Kevin Drum wrote a post about Bush’s statement during the debate that he has restrained spending growth. As Kevin points out, his statement turns up into down and black into white.
However, Bush didn’t pull his figures out of thin air. The exact phrasing of his statement was “Non-homeland, non-defense discretionary spending was raising [sic] at 15 percent a year when I got into office. And today it’s less than 1 percent, because we’re working together to try to bring this deficit under control.” The data supporting his statement is contained in this OMB graph. According to the graph, Bush’s statement was (almost) correct.
What explains the difference between the OMB graph and Kevin Drum’s figures? Part of the answer is the difference between budget authority and budget outlays (spending). As this Washington Post piece describes, the Bush administration has been able to use that difference to their advantage:
[Critics] say [that] Republicans in Washington — anxious about the unhappiness of their conservative supporters — are manipulating the authorizing numbers, making them all but irrelevant. Authorized spending rose 15.3 percent in 2003 in large part because of a $79 billion emergency “supplemental” spending bill passed shortly after the invasion of Iraq, Riedl said. But only half of that money was spent last year, allowing Congress to rein in authorized spending levels this year.
“It was probably unnecessary to go that high in 2003 budget authority,” Riedl said, “but the White House understands that if they threw a lot into the supplemental, they would relieve pressure on their 2004 budget.”
The following table illustrates. The White House and Congress have indeed increased the budget authority for non-defense, non-homeland security (NDNHS) discretionary spending at a decreasing rate. But actual spending (the table only shows discretionary spending) has continued to grow rapidly.
Source: FY 2005 Mid-Session Review of the US Budget, tables 8 and 14.
How is that possible? I don’t know the details of where the extra money is coming from, but whenever spending is greater than outlays it is likely that the money was authorized in earlier years but hadn’t previously been spent. As the table shows, the gap between spending authorized by Congress and the actual spending done by the Bush administration has grown steadily in recent years. Thus while spending has grown far faster than Bush suggested the other night, authorization has indeed grown at a slow rate in recent years. There may well be budgetary implications of this growing authorization-spending gap, but I will leave that as a topic for future research and discussion.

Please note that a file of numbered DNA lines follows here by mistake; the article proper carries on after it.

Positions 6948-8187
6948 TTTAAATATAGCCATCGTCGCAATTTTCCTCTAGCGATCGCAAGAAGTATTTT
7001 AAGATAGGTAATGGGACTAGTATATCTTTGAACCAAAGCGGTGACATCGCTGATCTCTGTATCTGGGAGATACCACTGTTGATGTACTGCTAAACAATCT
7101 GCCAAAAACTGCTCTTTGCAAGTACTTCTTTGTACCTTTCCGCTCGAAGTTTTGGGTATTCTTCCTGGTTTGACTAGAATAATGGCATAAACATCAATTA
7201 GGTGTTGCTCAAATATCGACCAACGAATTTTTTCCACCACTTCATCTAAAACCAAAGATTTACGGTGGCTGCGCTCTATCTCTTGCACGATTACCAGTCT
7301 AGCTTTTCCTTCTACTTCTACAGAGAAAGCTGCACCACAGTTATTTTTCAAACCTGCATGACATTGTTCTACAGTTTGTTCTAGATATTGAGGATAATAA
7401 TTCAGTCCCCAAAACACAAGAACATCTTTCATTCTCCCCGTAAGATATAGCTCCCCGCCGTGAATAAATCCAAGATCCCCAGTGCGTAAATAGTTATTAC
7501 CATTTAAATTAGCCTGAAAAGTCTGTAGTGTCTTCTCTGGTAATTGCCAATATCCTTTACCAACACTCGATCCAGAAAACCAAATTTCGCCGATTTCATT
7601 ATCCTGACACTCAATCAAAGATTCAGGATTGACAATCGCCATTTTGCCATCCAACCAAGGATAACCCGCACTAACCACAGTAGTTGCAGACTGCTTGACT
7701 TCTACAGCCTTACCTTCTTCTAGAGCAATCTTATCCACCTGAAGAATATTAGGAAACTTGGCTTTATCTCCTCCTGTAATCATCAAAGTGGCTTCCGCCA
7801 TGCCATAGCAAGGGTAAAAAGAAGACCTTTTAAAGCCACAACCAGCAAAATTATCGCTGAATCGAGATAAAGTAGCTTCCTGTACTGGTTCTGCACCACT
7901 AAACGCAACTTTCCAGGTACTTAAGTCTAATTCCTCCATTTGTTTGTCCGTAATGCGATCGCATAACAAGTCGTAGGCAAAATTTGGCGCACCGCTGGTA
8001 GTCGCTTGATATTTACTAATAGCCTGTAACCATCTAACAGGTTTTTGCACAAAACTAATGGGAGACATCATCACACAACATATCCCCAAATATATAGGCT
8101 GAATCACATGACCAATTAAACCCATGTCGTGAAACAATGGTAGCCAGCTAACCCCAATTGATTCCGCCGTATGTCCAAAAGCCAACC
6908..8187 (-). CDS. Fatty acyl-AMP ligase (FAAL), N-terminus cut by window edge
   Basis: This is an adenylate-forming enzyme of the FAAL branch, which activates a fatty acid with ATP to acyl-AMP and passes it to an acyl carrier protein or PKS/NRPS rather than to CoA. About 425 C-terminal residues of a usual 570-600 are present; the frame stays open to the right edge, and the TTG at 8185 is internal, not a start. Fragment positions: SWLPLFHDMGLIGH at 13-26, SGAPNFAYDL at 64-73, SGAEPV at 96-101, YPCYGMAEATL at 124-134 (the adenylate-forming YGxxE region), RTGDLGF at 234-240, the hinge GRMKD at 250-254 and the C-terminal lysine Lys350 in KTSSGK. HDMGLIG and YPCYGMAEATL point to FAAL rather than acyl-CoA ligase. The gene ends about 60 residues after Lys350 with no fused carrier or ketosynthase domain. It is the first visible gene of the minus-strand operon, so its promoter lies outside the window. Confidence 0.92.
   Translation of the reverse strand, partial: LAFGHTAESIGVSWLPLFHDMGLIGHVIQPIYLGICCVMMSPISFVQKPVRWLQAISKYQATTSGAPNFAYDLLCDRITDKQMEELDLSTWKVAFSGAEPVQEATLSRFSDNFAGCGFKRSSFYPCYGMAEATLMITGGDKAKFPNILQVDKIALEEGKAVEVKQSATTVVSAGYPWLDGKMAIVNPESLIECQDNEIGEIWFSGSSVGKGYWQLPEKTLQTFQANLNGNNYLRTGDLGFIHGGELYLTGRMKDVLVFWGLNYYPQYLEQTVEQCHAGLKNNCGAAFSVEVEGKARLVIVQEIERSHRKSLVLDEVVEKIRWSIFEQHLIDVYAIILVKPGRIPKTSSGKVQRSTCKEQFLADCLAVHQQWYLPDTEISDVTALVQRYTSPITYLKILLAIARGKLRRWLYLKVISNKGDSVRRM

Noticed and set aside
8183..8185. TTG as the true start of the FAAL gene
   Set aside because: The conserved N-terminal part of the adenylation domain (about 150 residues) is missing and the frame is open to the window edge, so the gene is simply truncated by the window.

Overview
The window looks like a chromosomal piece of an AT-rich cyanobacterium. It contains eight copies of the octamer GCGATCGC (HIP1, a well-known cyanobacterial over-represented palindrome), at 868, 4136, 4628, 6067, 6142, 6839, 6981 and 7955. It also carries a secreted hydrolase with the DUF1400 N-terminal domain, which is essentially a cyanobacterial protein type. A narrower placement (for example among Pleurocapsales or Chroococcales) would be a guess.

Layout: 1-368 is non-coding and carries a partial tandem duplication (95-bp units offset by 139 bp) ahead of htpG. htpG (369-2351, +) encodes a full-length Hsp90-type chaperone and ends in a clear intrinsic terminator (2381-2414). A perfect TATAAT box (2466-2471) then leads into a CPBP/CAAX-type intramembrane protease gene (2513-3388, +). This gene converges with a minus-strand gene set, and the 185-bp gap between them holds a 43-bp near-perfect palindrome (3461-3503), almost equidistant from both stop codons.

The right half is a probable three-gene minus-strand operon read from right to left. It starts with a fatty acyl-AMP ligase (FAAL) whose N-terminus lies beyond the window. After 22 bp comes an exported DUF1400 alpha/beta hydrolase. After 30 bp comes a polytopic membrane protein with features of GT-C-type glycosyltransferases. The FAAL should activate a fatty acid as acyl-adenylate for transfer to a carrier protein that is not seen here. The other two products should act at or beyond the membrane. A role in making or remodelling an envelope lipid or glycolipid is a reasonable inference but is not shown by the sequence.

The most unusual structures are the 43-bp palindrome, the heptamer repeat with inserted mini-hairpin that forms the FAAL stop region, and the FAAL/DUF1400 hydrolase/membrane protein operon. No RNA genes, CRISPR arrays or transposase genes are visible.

Note that even accounting for this difference between authorization and spending, it remains somewhat unclear where Bush’s budget office came up with the totals for NDNHS authorizations that they use. Tad DeHaven of the Cato Institute wrote a piece about this subject in the National Review. Try as he might, he wasn’t able to replicate the Bush administration’s numbers.
However, it does seem that much of the discrepancy between the well-documented growth in government under the Bush administration and Bush’s assertion that he has been slowing the rate of growth in government is probably accounted for by the distinction between budget authority and spending. Of course, that’s a distinction that is not clear to most people, including Bush himself — he claimed that he had held down spending, not authorization. So even by his own budget figures his statement was not quite right.
But more fundamentally, the real comparison should look at what Bush has done over his entire term, not just what he proposed for 2005. And by that measure, the growth in government spending by Bush has been extremely high no matter how you look at it.